How to stay safe online: Communicate


ACCORDING to DotEveryone, 19% of UK adults - an estimated 10.4 million people - don't have basic online skills such as being able to send and receive emails, browse the web for information, shop online or use social media sites.

Aside from issues of access, financial constraints and disability, some of the main reasons people haven't got online are a lack of confidence or know-how, and fears about security.

In this three part series we'll look at each of the main basic online activities in terms of their potential dangers, what we need to do to stay safe and the free help and protection available to users.

We'll be covering:


Figures suggest that somewhere in the region of 205 billion emails were sent every day in 2015; nearly 2.6 billion (about a third of the Earth's population) use email. We think that makes it a pretty important skill to learn.

Not only does having an email address make it possible to send and receive our share of those billions of messages, but it's more or less fundamental to most other online activities too, from online banking to opening a social media account.

Unfortunately, according to Cisco's Annual Cybersecurity Report 2017 spam makes up almost two thirds of total email volume, with around 75% of spam emails containing some kind of malicious attachment.

To use email safely and effectively then, it's important to learn how to recognise spam, as well as what preventative measures we can take to help protect our personal details and computer.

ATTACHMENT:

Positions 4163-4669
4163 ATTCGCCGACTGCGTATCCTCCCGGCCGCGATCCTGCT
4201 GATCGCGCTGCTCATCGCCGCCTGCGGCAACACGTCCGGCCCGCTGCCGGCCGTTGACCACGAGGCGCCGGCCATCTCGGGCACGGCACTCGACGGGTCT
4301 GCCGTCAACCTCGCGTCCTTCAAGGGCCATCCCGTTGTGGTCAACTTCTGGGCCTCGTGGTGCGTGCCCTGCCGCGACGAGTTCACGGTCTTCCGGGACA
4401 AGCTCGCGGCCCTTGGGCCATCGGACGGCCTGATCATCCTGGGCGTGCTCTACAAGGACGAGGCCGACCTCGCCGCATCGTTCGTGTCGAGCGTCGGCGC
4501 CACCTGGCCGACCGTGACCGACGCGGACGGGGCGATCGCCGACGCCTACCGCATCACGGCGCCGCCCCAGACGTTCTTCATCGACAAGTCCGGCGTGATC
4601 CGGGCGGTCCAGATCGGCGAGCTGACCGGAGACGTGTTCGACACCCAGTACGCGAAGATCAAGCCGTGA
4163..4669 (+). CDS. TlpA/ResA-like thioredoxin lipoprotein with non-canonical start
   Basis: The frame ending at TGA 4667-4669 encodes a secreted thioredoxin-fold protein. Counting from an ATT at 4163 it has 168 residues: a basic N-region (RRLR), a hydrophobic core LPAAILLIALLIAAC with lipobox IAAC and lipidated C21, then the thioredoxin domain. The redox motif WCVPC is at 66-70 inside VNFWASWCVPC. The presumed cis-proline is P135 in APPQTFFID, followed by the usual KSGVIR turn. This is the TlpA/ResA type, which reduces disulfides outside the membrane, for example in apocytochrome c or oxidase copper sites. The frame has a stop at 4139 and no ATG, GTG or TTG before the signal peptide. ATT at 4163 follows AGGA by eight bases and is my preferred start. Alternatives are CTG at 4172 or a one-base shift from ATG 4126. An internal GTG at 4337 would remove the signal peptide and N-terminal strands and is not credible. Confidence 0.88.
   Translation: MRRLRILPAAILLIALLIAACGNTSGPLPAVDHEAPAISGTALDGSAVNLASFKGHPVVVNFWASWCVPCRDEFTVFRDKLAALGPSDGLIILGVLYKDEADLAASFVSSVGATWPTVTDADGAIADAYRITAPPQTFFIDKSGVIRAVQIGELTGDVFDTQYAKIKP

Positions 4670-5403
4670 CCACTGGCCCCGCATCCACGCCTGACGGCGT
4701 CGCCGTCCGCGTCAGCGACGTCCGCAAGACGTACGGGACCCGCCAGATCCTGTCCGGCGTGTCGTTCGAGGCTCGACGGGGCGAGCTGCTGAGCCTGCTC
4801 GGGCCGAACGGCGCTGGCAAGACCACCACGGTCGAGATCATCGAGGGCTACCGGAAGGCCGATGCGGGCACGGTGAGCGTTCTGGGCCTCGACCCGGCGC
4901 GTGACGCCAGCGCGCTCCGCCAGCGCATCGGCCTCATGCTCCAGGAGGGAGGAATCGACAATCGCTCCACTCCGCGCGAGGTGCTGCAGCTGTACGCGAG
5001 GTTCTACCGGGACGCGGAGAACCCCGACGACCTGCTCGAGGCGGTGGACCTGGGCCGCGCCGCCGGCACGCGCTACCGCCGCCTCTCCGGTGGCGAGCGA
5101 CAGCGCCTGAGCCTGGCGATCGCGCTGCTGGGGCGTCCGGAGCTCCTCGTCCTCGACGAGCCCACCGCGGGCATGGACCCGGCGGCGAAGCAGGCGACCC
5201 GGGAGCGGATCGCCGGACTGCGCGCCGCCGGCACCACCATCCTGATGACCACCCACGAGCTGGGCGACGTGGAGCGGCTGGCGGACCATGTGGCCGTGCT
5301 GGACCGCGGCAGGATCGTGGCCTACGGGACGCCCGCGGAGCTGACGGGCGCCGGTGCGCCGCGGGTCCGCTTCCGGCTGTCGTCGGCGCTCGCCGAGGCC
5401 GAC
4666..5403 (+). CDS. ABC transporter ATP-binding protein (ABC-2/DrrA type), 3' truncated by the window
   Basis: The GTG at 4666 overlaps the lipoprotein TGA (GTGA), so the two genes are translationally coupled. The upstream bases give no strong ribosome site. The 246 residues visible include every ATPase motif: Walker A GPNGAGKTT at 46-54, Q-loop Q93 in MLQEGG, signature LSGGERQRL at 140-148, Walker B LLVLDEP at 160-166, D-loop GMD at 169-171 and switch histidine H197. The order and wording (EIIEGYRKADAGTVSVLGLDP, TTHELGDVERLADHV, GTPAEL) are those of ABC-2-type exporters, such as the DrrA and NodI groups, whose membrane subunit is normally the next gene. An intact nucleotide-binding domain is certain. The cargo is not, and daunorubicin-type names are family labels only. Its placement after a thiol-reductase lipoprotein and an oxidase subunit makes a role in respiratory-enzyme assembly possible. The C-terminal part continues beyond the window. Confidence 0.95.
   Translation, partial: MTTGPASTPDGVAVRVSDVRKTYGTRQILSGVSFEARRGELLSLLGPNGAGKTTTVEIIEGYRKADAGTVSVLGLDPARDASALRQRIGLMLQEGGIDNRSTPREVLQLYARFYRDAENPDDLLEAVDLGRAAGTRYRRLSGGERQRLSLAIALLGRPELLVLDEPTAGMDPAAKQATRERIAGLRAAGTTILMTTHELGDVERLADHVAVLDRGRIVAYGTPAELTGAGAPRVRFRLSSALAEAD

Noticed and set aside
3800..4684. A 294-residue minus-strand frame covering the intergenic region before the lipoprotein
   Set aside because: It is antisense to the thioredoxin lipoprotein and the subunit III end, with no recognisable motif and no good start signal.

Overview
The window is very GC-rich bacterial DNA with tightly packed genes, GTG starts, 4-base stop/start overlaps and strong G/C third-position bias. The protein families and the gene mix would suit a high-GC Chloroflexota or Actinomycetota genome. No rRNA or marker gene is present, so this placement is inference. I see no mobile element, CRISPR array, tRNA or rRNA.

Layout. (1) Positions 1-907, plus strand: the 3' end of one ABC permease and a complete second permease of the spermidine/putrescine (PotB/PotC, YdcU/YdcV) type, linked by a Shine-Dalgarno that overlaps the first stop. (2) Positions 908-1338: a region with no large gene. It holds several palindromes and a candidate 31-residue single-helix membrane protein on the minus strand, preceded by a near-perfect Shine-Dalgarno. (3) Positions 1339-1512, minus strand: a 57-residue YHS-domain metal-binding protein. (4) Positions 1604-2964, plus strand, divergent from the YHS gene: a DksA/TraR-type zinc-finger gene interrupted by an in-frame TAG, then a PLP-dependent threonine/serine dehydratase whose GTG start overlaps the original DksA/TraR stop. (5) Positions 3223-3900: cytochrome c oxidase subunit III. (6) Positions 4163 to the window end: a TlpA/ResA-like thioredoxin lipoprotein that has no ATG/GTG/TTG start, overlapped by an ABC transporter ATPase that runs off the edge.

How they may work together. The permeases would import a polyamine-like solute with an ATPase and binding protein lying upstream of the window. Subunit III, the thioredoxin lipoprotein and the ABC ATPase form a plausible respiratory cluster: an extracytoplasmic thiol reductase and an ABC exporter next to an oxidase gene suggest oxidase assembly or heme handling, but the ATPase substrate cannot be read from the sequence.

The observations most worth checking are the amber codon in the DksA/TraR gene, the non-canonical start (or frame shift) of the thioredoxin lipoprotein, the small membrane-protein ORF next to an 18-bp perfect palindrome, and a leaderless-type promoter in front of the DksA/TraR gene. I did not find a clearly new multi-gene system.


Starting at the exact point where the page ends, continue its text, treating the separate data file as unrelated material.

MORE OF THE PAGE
Phishing and scams

Unexpected and malicious attachments can be relatively easy to spot and stop, as we'll explain below, but there's another threat that's more difficult to distinguish at first - and sometimes second and third - glance: the phishing email.

These are spoken about in relation to identity theft and fraud, and although phishing is far from the most common form of email spam - Symantec say it accounts for just 1% of spam email - we only need to fall for one phishing expedition to pay heavily.

Research carried out for the Norton Cyber Security Insights Report [pdf] found that 38% of Britons couldn't identify a phishing email for definite.

They work by pretending to be from trusted sources such as our bank or online store we use regularly, with the aim of getting us to click on a link to confirm our account details, or simply to login.

But anyone who does click will be entering their account details into a fake website, which the spammers can then exploit fraudulently. The fake site may also download malware onto our computer.

Malware is like a computer virus. But it specifically looks for personal information, such as passwords and bank details, to send back to the spammers. They may then sell on or use the information for fraud.

Here's an example of a replica bank email being used for phishing:

phishing example

This is just an example, but in the UK it's common to receive similar emails purporting to be from legitimate sources such as HSBC, NatWest, Santander or even The Co-operative Bank.